Posted: 9:12 am on May 5th
roselynbette writes: A beautiful way to use this otherwise ugly(in my opinion) object. Very creative!
Posted: 3:02 pm on April 5th
mamilyn56 writes: I love to paint on gourds, they make a wonderful surface to paint on. It does take a little extra work to prepare the surface but it's always worth it since the art on a gourd lasts for years.
Posted: 5:30 pm on November 1st
wishcrafter writes: Hey ladies I love the gourds too but the mineral oil idea would probably be kindest to new baby birds some of my gourds still smell strong they look good seem to hold well and when your cleaning them outside remember to watch out for ticks they eat this type of product so dispose of the "stuff" so you are not inviting those types of pests to your compost pile I made a big one into a chicken and cinderella's coach

Posted: 8:34 am on September 6th
blkraven writes: gourd produce a lot of dust that can really mess up your nasal membranes ALWAYS wear a bandana or dust mask till you have sealed the inside of the gourd and while doing any me its not fun dealing with the way you will feel if you dont wear something
Also note think about what kind of bird you want to use the gourd and cut the correct size hole for them You can check on line for a list of cavity dwelling birds and find out what size they need
if you want to see real works of gourd art check out the American Gourd Societies website lots of cool stuff on the site
Posted: 8:49 pm on August 12th
PetrinaCase writes: Really nice tutorial and photos. Thank you for sharing.

Happy thoughts,
Posted: 5:34 pm on November 15th
Handyman_2008 writes: Hello Diane, it's so sweet to see such a lovely birdhouse, I hope I could get a chance to make one birdhouse, but I am not sure if bird would accept it or no. I can try it in Temple of Heaven, big park forest in Beijing, near to my house. I would show you the picture after I finished.

My husband and I love gourd very much, he painting the gourd by searing iron, it's beautiful, you could check my page.
Posted: 7:50 am on August 2nd
safeone writes: These gourds are beautiful. I also recommend using a mask or other safety gear as I'm highly allergic. In addition, I would use surface protection to keep your counter top or floors from becoming covered in gourd pulp from getting all over. Also, be sure the wear the safety mask when applying the surface protection coating of polyurethane or shellac to keep you safe!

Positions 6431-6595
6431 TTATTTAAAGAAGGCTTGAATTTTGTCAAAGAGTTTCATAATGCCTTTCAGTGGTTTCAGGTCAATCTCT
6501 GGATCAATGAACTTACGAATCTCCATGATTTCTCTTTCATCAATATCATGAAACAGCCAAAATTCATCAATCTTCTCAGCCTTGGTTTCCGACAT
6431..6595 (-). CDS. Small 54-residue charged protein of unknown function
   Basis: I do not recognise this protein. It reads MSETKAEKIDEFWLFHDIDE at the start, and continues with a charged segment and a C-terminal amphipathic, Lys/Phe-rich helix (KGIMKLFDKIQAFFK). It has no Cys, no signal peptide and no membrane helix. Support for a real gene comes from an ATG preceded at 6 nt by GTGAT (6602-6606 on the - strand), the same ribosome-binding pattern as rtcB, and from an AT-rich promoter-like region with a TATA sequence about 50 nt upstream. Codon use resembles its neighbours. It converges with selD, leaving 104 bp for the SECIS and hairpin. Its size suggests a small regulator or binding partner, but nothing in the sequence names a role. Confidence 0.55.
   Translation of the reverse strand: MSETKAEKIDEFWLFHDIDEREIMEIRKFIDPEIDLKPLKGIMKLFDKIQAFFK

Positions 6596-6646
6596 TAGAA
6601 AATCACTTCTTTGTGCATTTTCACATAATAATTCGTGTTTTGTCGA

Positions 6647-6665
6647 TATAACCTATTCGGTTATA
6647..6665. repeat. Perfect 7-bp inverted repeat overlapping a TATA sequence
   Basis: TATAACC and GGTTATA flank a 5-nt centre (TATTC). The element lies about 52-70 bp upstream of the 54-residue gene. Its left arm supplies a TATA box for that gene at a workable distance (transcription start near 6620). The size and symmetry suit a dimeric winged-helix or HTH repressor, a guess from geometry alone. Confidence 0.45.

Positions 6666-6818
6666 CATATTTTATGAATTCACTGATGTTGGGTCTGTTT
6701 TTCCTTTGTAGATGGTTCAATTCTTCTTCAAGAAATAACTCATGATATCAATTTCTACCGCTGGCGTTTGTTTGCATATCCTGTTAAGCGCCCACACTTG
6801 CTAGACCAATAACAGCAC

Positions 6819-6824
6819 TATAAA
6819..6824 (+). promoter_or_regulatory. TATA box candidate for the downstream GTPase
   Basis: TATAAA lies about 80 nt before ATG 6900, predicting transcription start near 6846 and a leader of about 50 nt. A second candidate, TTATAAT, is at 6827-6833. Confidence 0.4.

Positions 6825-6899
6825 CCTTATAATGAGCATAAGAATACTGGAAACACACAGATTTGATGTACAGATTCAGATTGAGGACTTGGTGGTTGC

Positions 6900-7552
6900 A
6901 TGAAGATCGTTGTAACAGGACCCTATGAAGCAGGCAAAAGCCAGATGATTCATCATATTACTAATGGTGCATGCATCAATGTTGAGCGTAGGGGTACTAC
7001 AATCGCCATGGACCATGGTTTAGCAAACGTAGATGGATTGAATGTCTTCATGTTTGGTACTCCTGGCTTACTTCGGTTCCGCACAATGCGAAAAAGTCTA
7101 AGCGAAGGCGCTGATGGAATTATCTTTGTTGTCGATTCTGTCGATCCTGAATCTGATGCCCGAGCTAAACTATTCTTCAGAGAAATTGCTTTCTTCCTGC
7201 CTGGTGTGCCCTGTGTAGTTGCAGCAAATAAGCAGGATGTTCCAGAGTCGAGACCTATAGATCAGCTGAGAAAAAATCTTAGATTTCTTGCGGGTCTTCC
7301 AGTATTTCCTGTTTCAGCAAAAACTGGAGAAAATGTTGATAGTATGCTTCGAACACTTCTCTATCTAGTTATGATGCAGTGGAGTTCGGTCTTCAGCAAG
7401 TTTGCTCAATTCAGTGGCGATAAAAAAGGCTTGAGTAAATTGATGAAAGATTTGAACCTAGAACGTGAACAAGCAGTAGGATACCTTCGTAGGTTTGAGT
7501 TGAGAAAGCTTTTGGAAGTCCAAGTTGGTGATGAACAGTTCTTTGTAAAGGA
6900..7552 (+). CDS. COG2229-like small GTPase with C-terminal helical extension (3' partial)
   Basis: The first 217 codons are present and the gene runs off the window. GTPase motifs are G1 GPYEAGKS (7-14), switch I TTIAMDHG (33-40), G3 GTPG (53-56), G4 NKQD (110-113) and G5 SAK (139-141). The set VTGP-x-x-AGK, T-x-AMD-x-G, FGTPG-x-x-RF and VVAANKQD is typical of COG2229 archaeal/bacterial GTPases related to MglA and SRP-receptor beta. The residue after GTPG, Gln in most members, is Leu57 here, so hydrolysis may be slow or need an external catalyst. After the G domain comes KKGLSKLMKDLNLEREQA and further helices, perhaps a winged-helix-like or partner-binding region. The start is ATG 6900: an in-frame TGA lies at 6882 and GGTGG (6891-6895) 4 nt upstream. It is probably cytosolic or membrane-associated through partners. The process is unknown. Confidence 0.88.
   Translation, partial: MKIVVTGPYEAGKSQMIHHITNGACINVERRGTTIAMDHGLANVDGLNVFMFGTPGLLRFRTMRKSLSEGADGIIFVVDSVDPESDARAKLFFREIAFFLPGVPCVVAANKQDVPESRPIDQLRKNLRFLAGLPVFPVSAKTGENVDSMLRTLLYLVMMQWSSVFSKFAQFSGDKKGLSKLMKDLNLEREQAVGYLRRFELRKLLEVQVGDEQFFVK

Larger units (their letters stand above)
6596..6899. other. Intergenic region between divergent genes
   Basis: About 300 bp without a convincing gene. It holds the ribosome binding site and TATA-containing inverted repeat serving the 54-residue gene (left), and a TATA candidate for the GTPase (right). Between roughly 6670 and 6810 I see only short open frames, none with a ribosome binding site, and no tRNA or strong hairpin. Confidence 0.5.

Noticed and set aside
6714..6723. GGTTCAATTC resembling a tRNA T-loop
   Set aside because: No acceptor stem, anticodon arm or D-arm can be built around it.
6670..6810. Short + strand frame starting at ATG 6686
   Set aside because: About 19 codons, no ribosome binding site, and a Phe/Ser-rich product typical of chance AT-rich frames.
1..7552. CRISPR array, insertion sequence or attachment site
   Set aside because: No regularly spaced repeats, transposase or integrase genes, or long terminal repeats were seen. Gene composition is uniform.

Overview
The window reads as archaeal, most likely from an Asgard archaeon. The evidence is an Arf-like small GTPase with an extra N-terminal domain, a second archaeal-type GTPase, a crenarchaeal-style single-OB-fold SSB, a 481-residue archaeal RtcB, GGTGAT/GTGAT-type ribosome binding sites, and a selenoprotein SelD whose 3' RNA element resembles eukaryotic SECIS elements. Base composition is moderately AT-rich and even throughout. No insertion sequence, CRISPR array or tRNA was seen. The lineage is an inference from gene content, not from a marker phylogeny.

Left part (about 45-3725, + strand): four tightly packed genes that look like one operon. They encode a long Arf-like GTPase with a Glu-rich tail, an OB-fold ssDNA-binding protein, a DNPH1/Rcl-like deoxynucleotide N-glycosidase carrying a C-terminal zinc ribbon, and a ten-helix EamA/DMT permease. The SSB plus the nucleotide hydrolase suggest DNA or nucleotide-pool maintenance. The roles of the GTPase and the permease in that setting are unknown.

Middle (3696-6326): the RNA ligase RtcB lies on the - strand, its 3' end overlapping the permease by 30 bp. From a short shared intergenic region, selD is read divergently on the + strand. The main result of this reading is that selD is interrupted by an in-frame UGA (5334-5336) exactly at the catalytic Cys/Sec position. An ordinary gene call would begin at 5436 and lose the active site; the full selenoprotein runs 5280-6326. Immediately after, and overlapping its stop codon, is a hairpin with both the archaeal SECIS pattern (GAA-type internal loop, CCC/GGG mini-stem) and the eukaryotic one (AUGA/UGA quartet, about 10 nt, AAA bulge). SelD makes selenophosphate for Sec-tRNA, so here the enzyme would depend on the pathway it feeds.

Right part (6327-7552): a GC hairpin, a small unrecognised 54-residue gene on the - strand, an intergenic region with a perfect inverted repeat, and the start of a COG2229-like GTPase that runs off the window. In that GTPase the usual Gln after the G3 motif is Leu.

Posted: 10:43 am on March 21st
eyesaflame writes: Hey, DG! Trying to catch up on my blogs on the way back from Oaxaca, and saw this! Can't wait to show you the gourd bowls I got here - they carve a design into the exterior surface while the gourd is still wet, then preserve it as it dries - very cool!
Posted: 12:32 pm on November 11th
susanstars writes: so cool, Diane and Pam! I love gourd crafts... I have to send you some photos I took at the North Carolina Gourd Festival last month. Awesome ideas!
Posted: 12:33 am on October 27th
Lorelei7 writes: Oooooh I MUST give this a try!! Thank-you!
Posted: 12:21 am on October 26th
Jen1964 writes: This idea is definitely a keeper. We've blown and painted goose eggs, and that was a blast. This looks like twice as much fun. With canvas & paper having gone up so much in price, I'm always looking for more paintable surfaces. Love the marker work as well. As long as it's sealed or shellacked afterwards, it ought to be able to withstand time and perhaps weather.
Posted: 4:36 pm on October 25th
LindaPermann writes: duh, i totally missed those links! i secretly dream of making a gourd birdhouse...
Posted: 1:14 am on October 25th
Sister_Diane writes: Linda - if your local farmer's markets don't have any, both Welburn Gourd Farm and Amish Gourds (links above) are lovely to deal with - they ship very fast. Mom and I just bought some amazing "jewelry gourds" from Welburn - they're tiny, like Christmas-ornament size! I can't wait to play with them!
Posted: 3:05 pm on October 24th
LindaPermann writes: it's gourdgeous! sorry, couldn't help myself. i may not get around to this till next year, but where does one purchase the dried out gourds?
Posted: 12:05 pm on October 24th